Point being that if you have a couple of billion of a person's DNA base pair "letters" identified, you can create the subset of about 600,000 letters that could then be formed into a valid "kit" that can be uploaded to GEDmatch, FTDNA, MyHeritage, or elsewhere. This is somewhat analogous to what we've been seeing in the news regarding some of the recent cold-case solutions using "forensic genealogy": the unknown perp never took an AncestryDNA test looking for cousins, but forensic DNA data taken at the crime scene can be translated and formed into a "pseudo-kit" for uploading to GEDmatch, for example.

Since the same lab and same company does both types of testing, it might be worth looking into full-genome sequencing from Gene by Gene: At the very least, it may be worth a phone call to explain what you need, and to see if they have a mechanism to translate that whole genome data into a subset that can be the equivalent of an FTDNA Family Finder test. I've never personally dealt with the specific situation, but something tells me it wouldn't be the first time they or Dr. Rachel Beddard, director of the Genomics Research Center, have encountered similar inquiries.

by Edison Williams G2G6 Pilot (229k points)
selected by Gary Nicholson
Thanks! I plan to explore the options, though I probably won't have sufficient time or focus this week, with other things going on.
If it's too expensive now, I can expect the price to go down over the next several years. And I've already waited seven years (primarily because I hadn't familiarized myself with autosomal testing).
+4 votes
I'm sorry but blood samples are never used in the Commercial DNA companies (Ancestry, 23 & me, FT DNA and My Heritage) so your father's blood is not terribly useful for DNA matches or for Ethnicity Estimate purposes.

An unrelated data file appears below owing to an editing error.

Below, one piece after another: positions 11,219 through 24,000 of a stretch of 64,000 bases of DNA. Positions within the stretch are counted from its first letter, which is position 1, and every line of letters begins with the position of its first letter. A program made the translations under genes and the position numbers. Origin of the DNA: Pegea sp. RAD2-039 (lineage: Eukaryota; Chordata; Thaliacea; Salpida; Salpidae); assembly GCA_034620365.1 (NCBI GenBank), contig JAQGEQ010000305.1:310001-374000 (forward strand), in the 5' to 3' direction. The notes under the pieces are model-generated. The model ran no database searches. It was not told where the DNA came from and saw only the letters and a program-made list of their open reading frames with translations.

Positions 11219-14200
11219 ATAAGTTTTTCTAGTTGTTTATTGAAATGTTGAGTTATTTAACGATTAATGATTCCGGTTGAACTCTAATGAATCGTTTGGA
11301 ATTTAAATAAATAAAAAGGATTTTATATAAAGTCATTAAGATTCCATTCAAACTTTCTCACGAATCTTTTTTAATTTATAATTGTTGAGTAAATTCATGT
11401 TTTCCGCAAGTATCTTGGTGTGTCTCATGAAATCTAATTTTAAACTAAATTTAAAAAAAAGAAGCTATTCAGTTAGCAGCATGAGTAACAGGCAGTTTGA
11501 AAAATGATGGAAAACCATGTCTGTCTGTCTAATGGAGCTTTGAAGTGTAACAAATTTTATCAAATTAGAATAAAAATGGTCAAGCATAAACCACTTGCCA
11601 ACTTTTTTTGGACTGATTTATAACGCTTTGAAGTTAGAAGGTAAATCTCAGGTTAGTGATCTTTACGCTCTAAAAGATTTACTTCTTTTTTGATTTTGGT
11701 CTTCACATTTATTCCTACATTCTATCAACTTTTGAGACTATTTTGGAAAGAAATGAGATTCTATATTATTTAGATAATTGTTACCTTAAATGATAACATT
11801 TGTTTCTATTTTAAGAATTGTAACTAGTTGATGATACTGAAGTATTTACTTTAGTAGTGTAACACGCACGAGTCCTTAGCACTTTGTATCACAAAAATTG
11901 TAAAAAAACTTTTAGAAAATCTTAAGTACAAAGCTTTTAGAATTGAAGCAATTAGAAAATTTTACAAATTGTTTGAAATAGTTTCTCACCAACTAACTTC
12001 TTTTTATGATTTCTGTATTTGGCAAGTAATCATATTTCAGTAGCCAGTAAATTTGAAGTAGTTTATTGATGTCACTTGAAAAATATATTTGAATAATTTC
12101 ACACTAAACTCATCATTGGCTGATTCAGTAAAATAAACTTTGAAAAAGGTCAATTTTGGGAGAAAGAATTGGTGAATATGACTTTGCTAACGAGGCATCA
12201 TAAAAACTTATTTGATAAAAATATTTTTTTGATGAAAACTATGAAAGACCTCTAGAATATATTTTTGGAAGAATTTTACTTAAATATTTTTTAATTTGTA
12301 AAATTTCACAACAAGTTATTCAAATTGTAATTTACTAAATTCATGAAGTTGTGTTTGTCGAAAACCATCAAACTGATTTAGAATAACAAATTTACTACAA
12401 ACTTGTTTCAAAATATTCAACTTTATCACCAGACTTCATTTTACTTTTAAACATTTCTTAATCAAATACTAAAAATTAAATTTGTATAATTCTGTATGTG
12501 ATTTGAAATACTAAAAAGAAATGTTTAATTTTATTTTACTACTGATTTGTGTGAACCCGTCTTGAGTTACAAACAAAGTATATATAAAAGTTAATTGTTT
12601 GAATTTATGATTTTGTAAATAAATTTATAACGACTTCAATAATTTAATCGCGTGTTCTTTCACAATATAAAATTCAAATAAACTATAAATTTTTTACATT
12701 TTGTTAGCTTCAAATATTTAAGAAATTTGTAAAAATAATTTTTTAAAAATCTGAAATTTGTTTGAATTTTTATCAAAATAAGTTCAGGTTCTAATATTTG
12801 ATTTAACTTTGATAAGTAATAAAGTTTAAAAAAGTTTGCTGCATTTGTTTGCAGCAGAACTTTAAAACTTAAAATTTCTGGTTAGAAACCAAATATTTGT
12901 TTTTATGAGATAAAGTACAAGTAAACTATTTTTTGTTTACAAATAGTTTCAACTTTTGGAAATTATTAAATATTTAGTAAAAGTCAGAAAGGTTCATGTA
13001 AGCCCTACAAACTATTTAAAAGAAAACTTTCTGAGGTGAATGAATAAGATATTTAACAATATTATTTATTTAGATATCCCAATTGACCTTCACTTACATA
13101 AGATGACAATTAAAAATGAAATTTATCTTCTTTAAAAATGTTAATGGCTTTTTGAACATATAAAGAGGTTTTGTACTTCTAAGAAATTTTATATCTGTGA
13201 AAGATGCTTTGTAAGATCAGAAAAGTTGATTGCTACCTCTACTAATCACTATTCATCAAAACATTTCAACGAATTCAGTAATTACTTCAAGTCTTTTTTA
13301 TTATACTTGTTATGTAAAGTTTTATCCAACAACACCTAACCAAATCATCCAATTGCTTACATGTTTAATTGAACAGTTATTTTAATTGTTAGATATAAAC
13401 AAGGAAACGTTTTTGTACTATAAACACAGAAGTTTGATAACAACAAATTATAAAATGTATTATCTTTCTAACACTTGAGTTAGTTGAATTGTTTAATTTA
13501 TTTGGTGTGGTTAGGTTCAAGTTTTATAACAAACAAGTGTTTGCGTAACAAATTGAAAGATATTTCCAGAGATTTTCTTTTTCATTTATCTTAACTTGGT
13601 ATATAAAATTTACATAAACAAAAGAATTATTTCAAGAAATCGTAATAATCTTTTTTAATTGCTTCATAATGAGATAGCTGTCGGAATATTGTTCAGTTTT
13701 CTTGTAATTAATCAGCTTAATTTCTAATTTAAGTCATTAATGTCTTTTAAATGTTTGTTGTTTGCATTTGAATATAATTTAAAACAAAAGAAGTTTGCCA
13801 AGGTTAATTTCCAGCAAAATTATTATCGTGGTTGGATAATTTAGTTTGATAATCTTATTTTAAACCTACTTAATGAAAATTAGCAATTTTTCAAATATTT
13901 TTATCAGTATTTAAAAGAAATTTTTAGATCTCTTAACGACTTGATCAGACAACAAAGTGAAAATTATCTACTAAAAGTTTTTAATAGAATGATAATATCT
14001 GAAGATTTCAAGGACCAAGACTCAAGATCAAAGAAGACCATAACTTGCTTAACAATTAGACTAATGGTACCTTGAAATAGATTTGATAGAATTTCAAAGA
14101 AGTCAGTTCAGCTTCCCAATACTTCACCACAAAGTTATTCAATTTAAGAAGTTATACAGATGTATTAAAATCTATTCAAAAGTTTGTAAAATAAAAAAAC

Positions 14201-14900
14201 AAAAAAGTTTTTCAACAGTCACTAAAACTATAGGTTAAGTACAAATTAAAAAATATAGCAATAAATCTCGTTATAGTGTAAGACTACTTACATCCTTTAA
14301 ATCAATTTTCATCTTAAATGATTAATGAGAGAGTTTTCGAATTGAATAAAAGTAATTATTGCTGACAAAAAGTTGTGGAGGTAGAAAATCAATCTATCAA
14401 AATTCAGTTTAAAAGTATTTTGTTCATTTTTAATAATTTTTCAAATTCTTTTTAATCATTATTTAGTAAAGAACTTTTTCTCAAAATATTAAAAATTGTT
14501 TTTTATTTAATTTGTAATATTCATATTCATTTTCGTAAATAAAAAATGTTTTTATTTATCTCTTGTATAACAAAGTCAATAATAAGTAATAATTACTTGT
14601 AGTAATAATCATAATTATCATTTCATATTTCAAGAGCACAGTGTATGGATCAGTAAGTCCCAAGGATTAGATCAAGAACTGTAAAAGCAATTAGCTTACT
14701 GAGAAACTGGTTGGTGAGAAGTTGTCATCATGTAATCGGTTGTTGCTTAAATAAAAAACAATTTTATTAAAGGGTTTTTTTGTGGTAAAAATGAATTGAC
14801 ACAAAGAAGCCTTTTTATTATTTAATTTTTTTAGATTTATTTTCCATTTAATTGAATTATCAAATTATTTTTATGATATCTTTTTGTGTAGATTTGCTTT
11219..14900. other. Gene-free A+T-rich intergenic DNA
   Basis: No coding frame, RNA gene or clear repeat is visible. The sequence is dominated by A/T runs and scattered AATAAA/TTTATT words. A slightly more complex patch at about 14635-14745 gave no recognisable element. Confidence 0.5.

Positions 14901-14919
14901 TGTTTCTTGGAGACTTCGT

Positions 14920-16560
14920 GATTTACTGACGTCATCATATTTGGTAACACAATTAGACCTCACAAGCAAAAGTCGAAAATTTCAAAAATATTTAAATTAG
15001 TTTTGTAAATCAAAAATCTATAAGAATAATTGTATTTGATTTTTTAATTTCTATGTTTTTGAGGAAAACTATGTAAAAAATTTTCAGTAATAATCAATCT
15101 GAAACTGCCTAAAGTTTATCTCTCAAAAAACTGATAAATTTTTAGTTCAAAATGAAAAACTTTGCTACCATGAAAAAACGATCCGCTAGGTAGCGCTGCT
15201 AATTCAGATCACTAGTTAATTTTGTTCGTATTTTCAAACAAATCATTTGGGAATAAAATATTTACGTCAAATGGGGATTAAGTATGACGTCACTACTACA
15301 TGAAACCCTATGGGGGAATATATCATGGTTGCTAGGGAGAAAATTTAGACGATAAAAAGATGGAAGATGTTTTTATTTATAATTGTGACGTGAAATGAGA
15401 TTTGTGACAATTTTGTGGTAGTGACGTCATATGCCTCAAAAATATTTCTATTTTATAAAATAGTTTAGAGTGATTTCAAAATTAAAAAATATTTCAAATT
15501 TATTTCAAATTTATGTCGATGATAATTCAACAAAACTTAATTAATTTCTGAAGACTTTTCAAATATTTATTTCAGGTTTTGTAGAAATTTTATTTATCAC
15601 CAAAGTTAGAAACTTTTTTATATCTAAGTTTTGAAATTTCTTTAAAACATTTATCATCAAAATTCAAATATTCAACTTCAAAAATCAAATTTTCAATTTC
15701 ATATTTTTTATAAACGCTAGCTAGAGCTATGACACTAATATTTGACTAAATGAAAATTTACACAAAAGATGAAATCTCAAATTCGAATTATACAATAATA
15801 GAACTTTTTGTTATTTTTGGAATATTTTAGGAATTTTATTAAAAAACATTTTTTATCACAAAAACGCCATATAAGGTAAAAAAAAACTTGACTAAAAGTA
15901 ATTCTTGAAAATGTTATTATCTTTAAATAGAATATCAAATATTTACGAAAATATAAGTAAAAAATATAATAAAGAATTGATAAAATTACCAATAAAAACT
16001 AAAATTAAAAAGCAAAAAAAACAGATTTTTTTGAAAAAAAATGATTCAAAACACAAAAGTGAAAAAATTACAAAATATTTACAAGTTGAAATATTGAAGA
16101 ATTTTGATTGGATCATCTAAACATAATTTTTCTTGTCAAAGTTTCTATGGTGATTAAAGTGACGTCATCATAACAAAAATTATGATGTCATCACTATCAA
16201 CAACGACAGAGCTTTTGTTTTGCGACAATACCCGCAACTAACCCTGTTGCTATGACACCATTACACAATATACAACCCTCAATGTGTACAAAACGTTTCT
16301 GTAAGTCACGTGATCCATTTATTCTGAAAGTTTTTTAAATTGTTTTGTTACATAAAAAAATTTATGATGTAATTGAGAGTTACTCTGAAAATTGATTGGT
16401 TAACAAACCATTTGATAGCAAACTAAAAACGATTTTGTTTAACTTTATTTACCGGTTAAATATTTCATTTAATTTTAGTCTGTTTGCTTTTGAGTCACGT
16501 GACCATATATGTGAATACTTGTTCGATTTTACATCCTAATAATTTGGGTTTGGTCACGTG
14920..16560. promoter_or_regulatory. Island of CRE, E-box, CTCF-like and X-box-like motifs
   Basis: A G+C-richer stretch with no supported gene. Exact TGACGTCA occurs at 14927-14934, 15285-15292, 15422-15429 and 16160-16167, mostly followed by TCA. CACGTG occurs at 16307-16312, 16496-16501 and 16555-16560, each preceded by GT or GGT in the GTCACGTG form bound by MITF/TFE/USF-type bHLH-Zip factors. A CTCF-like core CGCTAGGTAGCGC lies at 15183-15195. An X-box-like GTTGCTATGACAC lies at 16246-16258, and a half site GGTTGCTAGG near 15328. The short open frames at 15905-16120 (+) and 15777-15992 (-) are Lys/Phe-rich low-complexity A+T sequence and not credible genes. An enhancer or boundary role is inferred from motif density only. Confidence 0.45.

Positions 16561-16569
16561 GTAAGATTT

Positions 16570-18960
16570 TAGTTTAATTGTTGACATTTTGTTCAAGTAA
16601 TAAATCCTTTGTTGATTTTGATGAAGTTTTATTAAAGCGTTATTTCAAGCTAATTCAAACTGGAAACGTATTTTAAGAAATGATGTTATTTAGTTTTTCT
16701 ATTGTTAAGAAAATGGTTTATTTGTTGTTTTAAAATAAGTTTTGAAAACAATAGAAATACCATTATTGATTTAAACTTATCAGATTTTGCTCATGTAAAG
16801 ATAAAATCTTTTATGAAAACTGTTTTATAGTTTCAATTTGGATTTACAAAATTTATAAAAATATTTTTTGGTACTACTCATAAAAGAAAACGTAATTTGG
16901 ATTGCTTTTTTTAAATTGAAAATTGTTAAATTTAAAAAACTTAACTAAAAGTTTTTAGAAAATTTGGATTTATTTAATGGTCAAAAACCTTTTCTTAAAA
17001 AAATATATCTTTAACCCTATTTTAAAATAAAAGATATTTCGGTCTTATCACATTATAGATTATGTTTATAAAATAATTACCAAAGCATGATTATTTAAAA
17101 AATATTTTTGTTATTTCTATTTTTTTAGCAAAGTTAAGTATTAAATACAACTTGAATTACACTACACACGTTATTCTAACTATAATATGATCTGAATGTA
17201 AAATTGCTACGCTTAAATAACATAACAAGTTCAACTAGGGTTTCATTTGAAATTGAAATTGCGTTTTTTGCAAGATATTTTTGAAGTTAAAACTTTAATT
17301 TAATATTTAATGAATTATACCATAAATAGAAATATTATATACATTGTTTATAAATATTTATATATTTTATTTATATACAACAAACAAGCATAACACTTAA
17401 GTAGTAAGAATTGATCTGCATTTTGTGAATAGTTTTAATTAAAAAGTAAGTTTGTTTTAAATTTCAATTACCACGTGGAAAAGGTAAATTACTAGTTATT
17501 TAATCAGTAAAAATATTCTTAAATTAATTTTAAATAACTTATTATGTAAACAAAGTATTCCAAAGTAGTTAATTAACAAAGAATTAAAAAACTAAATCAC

Those companies mentioned above use either Spit samples or Cheek swabs.

The best person to have tested on your fathers side would be one of his brothers or a male 1st cousin descended from one of your fathers brothers. That would give you your YDNA haplogroup since you and the uncle (or the first cousin) would come from the same paternal group.
by Robynne Lozier G2G6 Pilot (722k points)
Thanks! I suspected that Ancestry would not be set up to do it, but hadn't read anything definitive from them.
+3 votes
My guess would be that Genetic Technologies themselves would be your best place to start. Seems to be basically what they do. The question is whether or not they can produce the output format that you want. I'd also guess it's not going to be inexpensive. I'd say it's worth a phone call anyway.

I wouldn't bother contacting any of the genealogical testing companies since they most likely aren't setup to use blood samples and it involves a whole different set of procedures.

I'd be interested to know how it turns out for you.
by Paul Chisarik G2G6 Mach 1 (14.5k points)
Yes, I will follow up with them. I was asking here first to get the lay of the land, see what other options I have before they try to sell me on something.
According to their website Genetic Technologies does something they call a relatedness test. I'd guess there's a good chance this will give you what you're looking for. The list price is $265.
+2 votes
They do FORENSIC DNA.  They would need to be able to output a file that would be compatible with what GedMatch can upload.  I think you will need to call them and ask them if they can do that.  If not, find out what kind of reports they provide and if they can send you a sample.   

I suspect this is not the kind of test that is compatible with what we do in genealogy but am not 100% positive of that.  I live in the St Louis area. Feel free to contact me if you need a local to interface with them for you.
by Laura Bozzay G2G6 Pilot (588k points)
Thanks! I can probably handle it myself -- though if they wanted to charge me an arm and a leg just to transfer custody of the DNA sample, it might be useful to have someone local.
+1 vote
They probably are able to do testing to determine parentage. With that kind of test, they will still get test results on the chromosomes and hopefully get results that can be translated into something useful for genealogical purposes.  They are probably less likely to test for yDNA purposes.  And I agree that it will probably be much more expensive than your standard autosomal test, might be worth it.
by Edie Kohutek G2G6 Mach 6 (69.5k points)